VIDEO The Best Thing About Heaven – Heavenly Promises

In My Father’s house are many mansions; if it were not so, I would have told you. I go to prepare a place for you. John 14:2

In 1964, singer Dionne Warwick recorded one of her hits, “A House Is Not a Home.” The lyrics say that an empty house—not matter how beautiful—is not a home if the one we love isn’t there.

Think of the glories of heaven! The Bible speaks of its mansions, its streets of gold, its foundations of jewels, its luminescent glow, its river of life, its endless fellowship untouched by sorrow, death, pain, or tears. But think of this—what if Jesus were not there?

What would heaven be like without the Triune God?

Our priority after death isn’t so much heaven as it is our Lord—being with Him forever!

When we think of heaven, we should consider all the biblical descriptions of the wondrous environment. We should think about our blessed reunion with our loved ones. We should enjoy thinking about the endless riches we’ll enjoy.

But most of all—there is Jesus! As you go through your day, think most of all about Him—and pray: “Even so, come, Lord Jesus!” (Revelation 22:20)

The most thrilling thing about heaven is that Jesus Christ will be there. I will see Him face to face. Billy Graham


Heavenly Promises (John 14:1–6)

A Flourishing Tree

Those who trust in their riches will fall, but the righteous will thrive like a green leaf. Proverbs 11:28

 

I’ve always had a collector’s heart. As a kid, I collected stamps. Baseball cards. Comics. Now, as a parent, I see the same impulse in my kids. Sometimes I wonder, Do you really need another teddy bear? 

Of course, it’s not about need. It’s about the allure of something new. Or sometimes the tantalizing draw of something old, something rare. Whatever captivates our imagination, we’re tempted to believe that if we only had “X,” our lives would be better. We’d be happy. Content.

Except those things never deliver the goods. Why? Because God created us to be filled by Him, not by the things that the world around us often insists will satisfy our longing hearts.

This tension is hardly new. Proverbs contrasts two ways of life: a life spent pursuing riches versus a life grounded in loving God and giving generously. In The Message, Eugene Peterson paraphrases Proverbs 11:28 like this: “A life devoted to things is a dead life, a stump; a God-shaped life is a flourishing tree.”

What a picture! Two ways of life: one flourishing and fruitful, one hollow and barren. The world insists that material abundance equals “the good life.” In contrast, God invites us to be rooted in Him, to experience His goodness, and to flourish fruitfully. And as we’re shaped by our relationship with Him, God reshapes our hearts and desires, transforming us from the inside out.

By:  Adam R. Holz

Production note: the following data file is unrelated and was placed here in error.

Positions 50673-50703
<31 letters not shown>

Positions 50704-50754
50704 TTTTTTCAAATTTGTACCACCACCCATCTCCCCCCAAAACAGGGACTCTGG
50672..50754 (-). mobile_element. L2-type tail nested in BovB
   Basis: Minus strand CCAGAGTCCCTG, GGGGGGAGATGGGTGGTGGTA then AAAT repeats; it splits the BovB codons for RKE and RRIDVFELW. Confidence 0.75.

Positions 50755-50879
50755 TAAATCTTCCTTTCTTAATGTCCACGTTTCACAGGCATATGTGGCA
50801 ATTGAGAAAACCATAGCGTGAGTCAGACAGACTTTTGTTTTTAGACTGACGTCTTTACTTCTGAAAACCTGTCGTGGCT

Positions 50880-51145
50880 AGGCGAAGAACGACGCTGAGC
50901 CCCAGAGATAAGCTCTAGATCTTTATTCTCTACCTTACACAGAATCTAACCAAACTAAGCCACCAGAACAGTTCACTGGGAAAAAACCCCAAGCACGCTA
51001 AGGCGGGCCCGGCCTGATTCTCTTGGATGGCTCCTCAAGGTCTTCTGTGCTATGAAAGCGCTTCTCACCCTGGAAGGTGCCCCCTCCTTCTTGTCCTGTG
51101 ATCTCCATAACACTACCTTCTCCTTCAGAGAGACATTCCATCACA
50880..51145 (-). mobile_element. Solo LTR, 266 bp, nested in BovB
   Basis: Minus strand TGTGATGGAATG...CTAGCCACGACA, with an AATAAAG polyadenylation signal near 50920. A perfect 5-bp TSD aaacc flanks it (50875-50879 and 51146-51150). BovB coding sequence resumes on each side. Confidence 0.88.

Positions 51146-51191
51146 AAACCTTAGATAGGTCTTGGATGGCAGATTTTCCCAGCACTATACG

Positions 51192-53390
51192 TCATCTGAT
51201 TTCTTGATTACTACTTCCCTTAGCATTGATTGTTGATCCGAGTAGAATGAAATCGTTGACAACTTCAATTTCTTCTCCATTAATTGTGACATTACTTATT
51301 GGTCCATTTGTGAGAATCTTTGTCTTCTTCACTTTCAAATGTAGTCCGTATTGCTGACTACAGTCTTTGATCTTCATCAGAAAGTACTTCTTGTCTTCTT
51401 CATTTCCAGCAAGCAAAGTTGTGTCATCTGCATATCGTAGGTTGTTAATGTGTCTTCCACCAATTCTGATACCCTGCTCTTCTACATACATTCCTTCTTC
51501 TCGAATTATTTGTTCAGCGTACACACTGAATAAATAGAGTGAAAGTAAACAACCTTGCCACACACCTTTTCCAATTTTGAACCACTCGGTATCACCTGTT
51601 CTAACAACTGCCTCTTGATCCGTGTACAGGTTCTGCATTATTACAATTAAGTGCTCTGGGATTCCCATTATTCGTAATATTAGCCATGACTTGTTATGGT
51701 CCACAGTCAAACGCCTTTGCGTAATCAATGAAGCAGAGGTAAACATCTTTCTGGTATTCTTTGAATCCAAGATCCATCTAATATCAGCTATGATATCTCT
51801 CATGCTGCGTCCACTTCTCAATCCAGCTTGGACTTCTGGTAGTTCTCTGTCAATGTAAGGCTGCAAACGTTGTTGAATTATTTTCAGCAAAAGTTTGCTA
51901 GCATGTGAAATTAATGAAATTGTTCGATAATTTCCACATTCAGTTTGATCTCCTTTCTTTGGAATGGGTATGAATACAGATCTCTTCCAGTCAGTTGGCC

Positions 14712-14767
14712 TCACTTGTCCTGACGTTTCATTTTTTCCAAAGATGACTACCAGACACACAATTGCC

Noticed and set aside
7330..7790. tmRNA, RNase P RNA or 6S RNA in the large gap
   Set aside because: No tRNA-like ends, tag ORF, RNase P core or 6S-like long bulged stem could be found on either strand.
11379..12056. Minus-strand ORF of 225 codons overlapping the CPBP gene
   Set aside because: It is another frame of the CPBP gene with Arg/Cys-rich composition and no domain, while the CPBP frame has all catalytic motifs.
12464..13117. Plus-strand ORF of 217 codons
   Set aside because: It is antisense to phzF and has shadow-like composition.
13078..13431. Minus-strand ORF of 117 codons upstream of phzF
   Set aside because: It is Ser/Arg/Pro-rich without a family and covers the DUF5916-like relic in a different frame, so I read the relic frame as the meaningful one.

Reflect & Pray

When has an undue focus on material things become a major spiritual struggle for you? What helps you keep your desires in proper perspective?

Father, thank You for the good gifts You give. Help me to keep putting my trust in You rather than the stuff of this world.

The God of Grace

John 1:14-18

Imagine receiving a beautifully wrapped gift when there is no special occasion. Inside the package is something very special. Eagerly, you read the card to discover who could have been so generous. To your amazement, you learn that the giver is someone you’ve been unkind to and have even avoided! What do you do?

This scenario is a picture of the Father’s grace in sending His Son Jesus to earth. There was no special occasion; God was determined to save us, despite the fact that we ignore or rebel against Him. This is grace—God’s goodness extended to those who do not deserve it and have no way to earn it.

We see the fullness of God’s grace in His Son. First, Jesus met the requirements of divine law by living perfectly. Second, His sinless life allowed Him to pay the cost of our rebellious ways. Third, Christ sacrificed His life on the cross to pay for our sins— past, present, and future. Fourth, God counts Jesus’ death as payment for every wrong we have done or will do. Fifth, Christ’s righteousness becomes our own righteousness through faith (Rom. 4:5).

What will you do with God’s kind gift of grace—refuse it, or say “thank You” and take steps to know Him?

O Bless My Soul

“Why art thou cast down, O my soul? and why art thou disquieted in me? hope thou in God: for I shall yet praise him for the help of his countenance.” (Psalm 42:5)

This expression (“O my soul”) is not used here by the psalmist as a trite exclamation but as a plea of heart-searching introspection, concerned over the dark depression that was about to settle over him because of the oppressions of his enemies (Psalm 43:2). The question in our text is asked three times by him in these two short psalms (Psalm 42:5,11; 43:5), and each time he answers himself: “Hope thou in God: for I shall yet praise him.”

Yet, God continued to withhold His answer. His enemies were taunting him about it (Psalm 42:3, 10), and the psalmist, in spite of himself, found himself crying out “Why?” no less than 10 times. Nevertheless, his faith in God never failed, and it thus becomes a great testimony to us today for he asked his “why?” questions in submission to God’s will. When we are tempted to “go…mourning because of the oppression of the enemy” (42:9; 43:2) and still God seems to have “forgotten,” then is the very time we must continue to affirm: “I shall yet praise him!” He is “the God of my life,” and “in the night his song shall be with me” (42:8).